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“Who do you want to work for you?”

By Aaron Berger
 
Employee and family business working relationships are often one of the greatest challenges for those working in agricultural operations. Frequently those in leadership or management positions have had little or no training related to guiding and communicating with those they work with.  This lack of education can also impact recruiting and hiring of people to fit into available positions.
 
 
Finding and hiring the right person for a position starts first with clearly identifying the role and responsibilities this person will have.  What is the job description?   What are the outcomes this person needs to accomplish?  How are those outcomes going to be quantified and measured? Dr. Bob Milligan, Professor Emeritus from Cornell University, says that a job description is crucial for clarity both in hiring and in the performance review for the individual in the position.
 
Job descriptions should highlight the responsibilities to be fulfilled, not just job tasks.  It is usually best to have no more than two to three major responsibilities listed, with sub-duties broken out below each one.  Expectations of this person’s role as part of the business team, who they will answer to, as well as opportunities for growth and professional development can also be highlighted in the job description.  Dr. Milligan recommends that job descriptions be limited to one page or less.  This is usually adequate to clearly communicate job expectations.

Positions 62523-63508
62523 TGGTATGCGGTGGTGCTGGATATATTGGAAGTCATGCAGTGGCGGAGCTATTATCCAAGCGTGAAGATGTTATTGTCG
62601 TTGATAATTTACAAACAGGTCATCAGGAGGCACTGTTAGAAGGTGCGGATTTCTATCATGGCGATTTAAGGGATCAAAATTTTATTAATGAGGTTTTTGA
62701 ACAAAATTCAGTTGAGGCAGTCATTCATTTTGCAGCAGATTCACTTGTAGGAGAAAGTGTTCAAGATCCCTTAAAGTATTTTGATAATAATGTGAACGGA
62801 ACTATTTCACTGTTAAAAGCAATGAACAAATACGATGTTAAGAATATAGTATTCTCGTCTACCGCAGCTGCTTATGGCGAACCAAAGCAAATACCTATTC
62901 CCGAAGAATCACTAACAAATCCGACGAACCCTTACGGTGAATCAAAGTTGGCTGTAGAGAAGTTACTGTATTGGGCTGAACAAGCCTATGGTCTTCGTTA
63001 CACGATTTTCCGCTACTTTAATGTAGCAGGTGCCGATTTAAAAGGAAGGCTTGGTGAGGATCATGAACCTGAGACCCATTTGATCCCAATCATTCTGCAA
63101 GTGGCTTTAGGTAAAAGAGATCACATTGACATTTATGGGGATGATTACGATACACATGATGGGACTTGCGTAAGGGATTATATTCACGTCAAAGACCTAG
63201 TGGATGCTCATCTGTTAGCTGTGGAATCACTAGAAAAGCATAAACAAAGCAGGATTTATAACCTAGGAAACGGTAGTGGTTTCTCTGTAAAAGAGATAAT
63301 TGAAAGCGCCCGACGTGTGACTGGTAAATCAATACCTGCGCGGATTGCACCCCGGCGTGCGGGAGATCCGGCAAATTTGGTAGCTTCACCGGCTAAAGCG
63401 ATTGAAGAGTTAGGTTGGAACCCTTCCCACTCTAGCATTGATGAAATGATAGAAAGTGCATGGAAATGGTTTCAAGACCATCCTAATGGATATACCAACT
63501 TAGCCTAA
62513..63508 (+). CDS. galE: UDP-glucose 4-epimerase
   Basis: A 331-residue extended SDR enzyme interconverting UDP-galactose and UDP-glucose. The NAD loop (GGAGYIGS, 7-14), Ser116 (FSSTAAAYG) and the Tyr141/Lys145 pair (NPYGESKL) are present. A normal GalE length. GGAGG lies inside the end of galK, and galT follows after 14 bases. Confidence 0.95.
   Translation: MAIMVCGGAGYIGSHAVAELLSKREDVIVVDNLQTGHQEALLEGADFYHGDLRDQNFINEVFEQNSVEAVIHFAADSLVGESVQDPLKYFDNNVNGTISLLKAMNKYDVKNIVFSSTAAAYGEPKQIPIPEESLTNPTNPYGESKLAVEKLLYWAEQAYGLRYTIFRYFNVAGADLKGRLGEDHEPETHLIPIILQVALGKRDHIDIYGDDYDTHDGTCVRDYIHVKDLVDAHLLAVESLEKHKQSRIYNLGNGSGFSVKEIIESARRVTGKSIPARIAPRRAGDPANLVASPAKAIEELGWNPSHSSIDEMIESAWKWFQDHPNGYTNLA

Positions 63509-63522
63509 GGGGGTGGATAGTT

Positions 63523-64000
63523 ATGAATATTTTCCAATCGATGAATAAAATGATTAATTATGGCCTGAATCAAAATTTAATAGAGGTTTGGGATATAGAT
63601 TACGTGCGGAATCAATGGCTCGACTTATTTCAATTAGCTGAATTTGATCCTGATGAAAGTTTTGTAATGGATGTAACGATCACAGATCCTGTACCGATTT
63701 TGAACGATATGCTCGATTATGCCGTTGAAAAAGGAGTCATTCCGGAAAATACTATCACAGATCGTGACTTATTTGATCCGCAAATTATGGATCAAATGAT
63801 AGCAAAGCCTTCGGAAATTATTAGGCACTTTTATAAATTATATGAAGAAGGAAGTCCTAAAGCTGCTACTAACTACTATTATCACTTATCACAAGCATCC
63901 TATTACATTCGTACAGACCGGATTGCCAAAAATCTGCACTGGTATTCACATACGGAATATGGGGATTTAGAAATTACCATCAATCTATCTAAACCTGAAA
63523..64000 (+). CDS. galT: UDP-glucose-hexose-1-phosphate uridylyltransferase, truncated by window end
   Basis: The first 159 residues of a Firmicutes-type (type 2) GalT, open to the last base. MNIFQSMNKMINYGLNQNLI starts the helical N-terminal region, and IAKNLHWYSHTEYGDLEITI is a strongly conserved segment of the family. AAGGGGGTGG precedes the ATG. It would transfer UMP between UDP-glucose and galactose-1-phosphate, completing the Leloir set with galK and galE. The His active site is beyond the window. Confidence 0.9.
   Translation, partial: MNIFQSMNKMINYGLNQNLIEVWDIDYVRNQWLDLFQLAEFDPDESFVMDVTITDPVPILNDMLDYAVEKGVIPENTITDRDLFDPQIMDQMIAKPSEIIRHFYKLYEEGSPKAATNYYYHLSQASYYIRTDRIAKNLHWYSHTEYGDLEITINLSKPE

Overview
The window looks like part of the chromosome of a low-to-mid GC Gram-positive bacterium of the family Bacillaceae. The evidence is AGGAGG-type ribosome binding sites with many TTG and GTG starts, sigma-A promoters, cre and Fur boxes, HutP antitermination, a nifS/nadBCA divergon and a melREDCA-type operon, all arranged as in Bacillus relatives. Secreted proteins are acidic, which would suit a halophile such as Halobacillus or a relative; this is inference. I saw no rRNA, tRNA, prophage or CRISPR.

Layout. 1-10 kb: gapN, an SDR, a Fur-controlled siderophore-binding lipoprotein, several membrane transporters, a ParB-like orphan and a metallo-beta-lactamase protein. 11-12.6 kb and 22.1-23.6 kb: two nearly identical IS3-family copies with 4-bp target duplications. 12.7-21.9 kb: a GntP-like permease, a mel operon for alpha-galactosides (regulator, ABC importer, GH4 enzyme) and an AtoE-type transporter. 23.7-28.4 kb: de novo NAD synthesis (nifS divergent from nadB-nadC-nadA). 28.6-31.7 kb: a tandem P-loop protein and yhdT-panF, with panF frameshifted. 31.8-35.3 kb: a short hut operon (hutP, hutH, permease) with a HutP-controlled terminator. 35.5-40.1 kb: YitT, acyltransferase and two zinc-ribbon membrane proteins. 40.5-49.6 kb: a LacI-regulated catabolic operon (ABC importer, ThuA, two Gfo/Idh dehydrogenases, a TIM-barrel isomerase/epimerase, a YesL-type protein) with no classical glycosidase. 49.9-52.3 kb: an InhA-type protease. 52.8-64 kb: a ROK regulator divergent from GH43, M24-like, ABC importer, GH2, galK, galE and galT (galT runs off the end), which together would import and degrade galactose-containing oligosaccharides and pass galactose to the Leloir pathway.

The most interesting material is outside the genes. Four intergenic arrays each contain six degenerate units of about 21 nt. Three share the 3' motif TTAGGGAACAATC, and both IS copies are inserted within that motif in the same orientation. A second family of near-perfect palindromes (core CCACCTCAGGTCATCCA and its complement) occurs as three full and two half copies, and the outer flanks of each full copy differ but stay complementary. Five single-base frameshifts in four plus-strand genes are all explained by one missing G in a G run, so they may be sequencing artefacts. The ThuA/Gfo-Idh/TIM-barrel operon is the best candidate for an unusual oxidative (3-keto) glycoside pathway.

Ideally, a job description should be used beyond the hiring process.  It provides the basis for a performance review and should be updated at least annually.  Reviewing an employee’s job description with them and updating the description to reflect new roles and responsibilities brings clarity both for the employer and employee.
 
In addition to a job description, identifying core competencies that are needed for an employee to be successful is important during the recruiting and screening process.  What skills, behaviors, attitudes and attributes are needed for a person to be a good fit for the job and the organization?  What are measures or indicators of a person possessing these attributes or abilities?  Giving thought to and documenting these desired attributes as an employer can help when it comes time to select and evaluate candidates for a position.
 
If you or someone you know would benefit from developing employee recruitment and hiring skills, plan now to attend one of the Leading Farm and Ranch Employee Seminars that will be held at O’Neill, Valentine and North Platte, December 17-19.  Dr. Bob Milligan will provide training and share resources that can help agricultural employers grow in their knowledge of the recruiting and hiring process. 
 
 
Source : unl.edu